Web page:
The strange case of Lake Turkana
Drought and rising water: an anomaly for shepherds and fishermen
In spite of many statements, including those made by experts, predicting a gradual drying up of Lake Turkana due to prolonged droughts and the large dams built by the Ethiopian government on the lake’s main tributary, the Omo River, the lake’s water level is in actual fact rising. According to a 2021 United Nations Development Program (UNDP) report, parts of the coastline and some villages are submerged, while inland there is dry river flooding. All this is happening during a severe drought. The combination of drought, flooding, and rising water levels around Lake Turkana is also puzzling for experts, who are trying to understand the reasons. Even a tentative explanation must take into consideration historical weather patterns, volcanic activity, climate change, and the alteration of the landscape by humans.
There are two types of flooding around Lake Turkana: a) the lake’s rising water flooding the plains near the coast; and b) flash floods from dry river beds (a phenomenon known as “lugga”). Heavy rains in the eastern parts of Africa in 2019 destroyed hand-dug wells (thereby reducing outfalls) and compacted alluvial soil in dry river beds, which temporarily feed Lake Turkana. With no outlet, groundwater can encounter rising lake levels, which become a countervailing force, resulting in explosive flash floods.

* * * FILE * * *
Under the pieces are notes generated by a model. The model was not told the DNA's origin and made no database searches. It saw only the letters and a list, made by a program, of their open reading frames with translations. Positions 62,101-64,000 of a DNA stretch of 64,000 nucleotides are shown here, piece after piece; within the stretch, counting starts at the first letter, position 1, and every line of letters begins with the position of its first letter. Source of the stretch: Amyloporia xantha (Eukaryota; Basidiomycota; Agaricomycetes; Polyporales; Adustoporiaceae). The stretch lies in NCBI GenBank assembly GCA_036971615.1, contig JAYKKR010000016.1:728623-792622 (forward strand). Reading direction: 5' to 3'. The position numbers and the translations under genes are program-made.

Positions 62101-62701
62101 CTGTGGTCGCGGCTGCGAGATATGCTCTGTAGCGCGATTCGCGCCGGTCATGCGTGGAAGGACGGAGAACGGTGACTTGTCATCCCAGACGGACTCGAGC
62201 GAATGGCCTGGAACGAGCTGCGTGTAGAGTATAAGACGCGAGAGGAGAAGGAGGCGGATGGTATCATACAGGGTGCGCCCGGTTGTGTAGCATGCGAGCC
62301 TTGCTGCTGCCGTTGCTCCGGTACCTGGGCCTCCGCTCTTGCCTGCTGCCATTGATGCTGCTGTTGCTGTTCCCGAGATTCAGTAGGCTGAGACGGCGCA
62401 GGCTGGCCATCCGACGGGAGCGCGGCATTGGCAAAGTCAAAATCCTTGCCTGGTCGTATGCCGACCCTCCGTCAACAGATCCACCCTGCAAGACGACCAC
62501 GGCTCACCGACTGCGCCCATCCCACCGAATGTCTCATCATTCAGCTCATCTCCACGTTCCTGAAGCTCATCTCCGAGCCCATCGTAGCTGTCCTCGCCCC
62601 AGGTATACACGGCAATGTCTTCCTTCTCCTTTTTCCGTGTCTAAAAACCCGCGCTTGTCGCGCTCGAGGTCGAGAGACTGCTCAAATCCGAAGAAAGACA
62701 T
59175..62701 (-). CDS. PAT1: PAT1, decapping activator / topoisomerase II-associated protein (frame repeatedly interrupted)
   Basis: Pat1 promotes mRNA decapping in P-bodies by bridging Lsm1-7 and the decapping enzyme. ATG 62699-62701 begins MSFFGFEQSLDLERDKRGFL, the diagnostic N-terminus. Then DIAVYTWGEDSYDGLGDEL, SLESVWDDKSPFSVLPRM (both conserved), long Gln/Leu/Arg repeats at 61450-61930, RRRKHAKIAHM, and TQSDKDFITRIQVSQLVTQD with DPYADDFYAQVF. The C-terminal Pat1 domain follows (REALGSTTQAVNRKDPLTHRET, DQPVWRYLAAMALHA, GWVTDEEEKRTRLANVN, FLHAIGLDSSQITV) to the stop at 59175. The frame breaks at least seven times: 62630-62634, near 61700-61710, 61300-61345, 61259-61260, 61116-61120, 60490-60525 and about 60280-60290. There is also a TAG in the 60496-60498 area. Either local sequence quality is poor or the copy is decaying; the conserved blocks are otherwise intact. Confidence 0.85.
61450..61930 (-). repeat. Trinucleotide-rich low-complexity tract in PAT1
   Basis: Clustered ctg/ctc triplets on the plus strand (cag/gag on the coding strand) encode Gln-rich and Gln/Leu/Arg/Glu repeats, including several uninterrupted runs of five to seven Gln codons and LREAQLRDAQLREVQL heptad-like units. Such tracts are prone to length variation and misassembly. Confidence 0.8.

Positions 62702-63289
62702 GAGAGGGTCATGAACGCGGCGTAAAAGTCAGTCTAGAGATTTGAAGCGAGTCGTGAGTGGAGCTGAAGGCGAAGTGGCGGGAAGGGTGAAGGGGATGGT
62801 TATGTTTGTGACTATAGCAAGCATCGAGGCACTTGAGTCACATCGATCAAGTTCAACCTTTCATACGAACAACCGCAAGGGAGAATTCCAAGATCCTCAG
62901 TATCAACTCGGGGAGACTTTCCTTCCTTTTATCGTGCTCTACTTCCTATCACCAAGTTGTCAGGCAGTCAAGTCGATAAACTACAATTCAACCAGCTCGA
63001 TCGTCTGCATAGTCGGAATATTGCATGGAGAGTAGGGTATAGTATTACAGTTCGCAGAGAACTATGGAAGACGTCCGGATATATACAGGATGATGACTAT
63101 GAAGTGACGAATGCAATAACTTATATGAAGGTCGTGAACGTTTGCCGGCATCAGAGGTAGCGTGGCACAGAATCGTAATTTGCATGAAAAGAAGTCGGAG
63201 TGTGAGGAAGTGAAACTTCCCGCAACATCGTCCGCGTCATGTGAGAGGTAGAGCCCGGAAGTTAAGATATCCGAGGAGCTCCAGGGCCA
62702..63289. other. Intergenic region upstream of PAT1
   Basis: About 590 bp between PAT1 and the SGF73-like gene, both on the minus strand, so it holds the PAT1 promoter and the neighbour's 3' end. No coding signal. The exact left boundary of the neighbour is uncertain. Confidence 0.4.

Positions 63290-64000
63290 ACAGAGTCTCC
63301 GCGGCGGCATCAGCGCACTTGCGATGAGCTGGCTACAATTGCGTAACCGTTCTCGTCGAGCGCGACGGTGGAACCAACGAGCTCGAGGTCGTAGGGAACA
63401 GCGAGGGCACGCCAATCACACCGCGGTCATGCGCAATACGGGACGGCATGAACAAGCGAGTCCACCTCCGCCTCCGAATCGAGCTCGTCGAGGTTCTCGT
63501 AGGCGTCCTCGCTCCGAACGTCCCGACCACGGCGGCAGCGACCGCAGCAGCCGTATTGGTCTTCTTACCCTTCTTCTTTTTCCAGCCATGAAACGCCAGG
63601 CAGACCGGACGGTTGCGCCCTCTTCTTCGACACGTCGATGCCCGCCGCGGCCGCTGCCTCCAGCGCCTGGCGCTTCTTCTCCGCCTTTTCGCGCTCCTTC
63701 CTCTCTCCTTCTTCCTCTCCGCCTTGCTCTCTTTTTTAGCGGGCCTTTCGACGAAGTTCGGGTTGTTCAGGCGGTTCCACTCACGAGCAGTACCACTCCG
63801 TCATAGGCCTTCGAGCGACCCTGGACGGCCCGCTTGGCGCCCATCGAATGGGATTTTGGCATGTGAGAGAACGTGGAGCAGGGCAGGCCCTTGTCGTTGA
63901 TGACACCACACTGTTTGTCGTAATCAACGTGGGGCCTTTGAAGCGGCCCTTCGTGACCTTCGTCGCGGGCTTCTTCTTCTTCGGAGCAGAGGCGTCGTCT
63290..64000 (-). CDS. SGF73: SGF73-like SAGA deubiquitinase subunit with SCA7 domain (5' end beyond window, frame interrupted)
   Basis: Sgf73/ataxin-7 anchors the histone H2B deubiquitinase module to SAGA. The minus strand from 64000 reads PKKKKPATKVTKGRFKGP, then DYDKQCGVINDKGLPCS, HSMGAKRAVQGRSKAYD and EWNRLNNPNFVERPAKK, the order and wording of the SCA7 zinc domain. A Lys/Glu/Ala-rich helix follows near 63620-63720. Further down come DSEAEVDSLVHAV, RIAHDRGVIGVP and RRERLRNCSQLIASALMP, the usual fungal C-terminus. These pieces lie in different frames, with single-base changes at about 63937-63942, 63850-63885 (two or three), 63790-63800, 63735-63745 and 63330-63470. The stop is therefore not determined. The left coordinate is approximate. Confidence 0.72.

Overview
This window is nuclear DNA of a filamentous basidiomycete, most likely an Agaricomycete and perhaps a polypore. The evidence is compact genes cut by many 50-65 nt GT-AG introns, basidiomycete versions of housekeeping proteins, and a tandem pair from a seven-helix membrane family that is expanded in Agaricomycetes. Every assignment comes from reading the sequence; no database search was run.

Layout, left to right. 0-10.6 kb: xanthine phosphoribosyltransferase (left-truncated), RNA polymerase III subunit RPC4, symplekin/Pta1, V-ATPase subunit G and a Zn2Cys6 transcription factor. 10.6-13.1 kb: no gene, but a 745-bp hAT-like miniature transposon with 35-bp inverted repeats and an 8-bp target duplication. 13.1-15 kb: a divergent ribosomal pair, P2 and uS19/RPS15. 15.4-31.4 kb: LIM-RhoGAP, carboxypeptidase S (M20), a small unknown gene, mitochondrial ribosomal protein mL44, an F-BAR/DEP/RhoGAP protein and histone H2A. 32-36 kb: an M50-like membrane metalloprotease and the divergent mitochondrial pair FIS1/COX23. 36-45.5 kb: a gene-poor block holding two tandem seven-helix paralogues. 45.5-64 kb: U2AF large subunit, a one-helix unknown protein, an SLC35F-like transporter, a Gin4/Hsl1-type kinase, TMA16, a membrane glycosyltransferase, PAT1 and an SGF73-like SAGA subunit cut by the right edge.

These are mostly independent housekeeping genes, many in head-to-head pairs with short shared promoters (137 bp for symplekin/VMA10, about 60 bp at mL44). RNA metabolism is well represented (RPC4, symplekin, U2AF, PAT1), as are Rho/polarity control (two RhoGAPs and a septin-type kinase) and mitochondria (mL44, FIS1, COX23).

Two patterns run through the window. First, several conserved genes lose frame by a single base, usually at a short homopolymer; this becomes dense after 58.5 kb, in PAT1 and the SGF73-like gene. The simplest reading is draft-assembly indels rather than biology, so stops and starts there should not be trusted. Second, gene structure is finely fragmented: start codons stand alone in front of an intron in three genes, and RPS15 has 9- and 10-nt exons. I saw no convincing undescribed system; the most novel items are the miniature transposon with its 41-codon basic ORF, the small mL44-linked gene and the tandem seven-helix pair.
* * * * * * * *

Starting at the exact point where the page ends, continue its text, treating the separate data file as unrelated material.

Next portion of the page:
Due to the volcanic activity in the area (the Great Rift Valley), there are numerous volcanic springs within the lake itself, including the Loyangalani spring, where fresh, potable water gushes out at a temperature of 60°C.
The output of these submerged springs can vary immensely and this is one of the possible causes of the lake’s rising water level. In 2020, 779.6 square kilometers of land around the lake was flooded (according to the UNDP). Permanent settlements have been affected, as have people living off a submerged economy of fishing and farming. In 2015, a strip of land with a road connected the fishing village El Molo in Komote: today the road is completely submerged and the village is located on an island.
And what about climate change? All ecological problems – as well as several socio-economic problems – are now blamed on global warming. But from the perspective of the shepherds on the ground, climate change is creating a growing sense of confusion and increased uncertainty rather than being seen as an imminent threat. In 2018 in North Horr, Wario, a 67-year-old Gabra elder from Boru Magado, said, “Climate conditions? Everything is calm.” He went on to say: “Something strange is happening: camels are still feeding on the baddan trees (Balanites aegyptiaca), but their leaves are not as nutritious as they used to be.”
In his 2019 paper “When Things Fall Apart: Global Weirding, Postnormal Times, and Complexity Limits,” Christopher Burr Jones talked about a transition characterized by complexity, chaos, and contradiction” in which scientific analysis and local perceptions collide and lose meaning. Like all of us, the Lake Turkana shepherds are moving toward Terra incognita, uncharted territory.
Text by Alberto Salza